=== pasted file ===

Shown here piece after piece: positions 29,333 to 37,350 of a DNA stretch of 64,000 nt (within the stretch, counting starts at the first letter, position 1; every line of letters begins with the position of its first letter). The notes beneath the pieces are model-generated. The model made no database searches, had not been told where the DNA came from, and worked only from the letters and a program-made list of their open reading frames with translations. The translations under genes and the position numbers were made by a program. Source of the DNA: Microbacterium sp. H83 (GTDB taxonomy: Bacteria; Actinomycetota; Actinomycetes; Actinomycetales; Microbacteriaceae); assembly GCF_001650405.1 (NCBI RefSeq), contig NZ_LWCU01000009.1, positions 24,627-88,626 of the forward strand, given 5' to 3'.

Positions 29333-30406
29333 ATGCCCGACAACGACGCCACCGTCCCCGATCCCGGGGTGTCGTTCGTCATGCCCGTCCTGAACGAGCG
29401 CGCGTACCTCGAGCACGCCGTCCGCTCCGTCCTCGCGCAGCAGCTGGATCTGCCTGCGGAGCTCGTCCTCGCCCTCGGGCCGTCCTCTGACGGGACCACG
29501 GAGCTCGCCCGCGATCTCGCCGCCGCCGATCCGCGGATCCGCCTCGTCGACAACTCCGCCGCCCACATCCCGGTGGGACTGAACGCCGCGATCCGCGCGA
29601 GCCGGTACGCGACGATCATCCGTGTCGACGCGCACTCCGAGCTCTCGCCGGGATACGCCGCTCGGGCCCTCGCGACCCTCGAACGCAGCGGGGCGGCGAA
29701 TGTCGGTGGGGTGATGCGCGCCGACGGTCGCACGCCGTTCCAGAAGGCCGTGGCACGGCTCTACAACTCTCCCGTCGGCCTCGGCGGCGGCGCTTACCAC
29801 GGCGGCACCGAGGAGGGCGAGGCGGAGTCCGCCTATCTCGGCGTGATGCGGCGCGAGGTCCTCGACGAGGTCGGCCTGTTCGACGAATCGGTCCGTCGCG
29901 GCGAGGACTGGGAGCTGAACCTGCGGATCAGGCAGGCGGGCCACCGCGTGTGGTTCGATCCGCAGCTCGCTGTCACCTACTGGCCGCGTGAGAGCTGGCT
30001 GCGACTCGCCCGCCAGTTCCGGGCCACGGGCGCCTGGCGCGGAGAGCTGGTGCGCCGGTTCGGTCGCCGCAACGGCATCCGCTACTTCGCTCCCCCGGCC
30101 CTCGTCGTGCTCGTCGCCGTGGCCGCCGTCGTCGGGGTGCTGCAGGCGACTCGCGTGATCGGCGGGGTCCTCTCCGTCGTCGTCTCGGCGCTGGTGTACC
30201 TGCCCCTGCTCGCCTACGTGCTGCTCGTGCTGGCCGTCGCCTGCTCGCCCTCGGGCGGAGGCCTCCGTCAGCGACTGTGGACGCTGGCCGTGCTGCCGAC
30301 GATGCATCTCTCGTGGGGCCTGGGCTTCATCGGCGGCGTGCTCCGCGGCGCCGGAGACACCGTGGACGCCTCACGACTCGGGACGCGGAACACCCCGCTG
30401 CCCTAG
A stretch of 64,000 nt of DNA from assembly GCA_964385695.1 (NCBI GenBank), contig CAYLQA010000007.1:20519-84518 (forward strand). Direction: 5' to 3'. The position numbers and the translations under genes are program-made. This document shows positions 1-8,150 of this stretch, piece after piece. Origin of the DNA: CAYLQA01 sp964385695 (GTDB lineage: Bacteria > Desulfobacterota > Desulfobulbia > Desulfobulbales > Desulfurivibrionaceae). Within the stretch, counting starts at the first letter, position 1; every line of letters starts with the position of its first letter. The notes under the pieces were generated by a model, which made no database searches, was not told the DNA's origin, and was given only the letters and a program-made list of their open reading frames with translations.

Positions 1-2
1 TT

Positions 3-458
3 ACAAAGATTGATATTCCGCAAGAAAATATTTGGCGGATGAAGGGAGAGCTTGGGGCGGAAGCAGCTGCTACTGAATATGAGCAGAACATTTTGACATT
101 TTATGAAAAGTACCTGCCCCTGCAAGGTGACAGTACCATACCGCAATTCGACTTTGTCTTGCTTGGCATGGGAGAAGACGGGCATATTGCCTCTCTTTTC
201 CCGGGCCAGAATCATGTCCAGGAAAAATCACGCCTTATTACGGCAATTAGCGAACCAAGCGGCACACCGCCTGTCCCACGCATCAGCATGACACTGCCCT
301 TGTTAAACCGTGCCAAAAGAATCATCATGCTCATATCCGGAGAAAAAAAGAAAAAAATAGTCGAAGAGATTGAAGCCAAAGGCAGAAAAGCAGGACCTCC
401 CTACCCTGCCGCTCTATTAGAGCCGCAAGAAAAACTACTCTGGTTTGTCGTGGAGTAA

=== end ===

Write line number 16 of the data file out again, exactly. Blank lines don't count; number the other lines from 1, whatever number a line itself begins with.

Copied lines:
Positions 1-2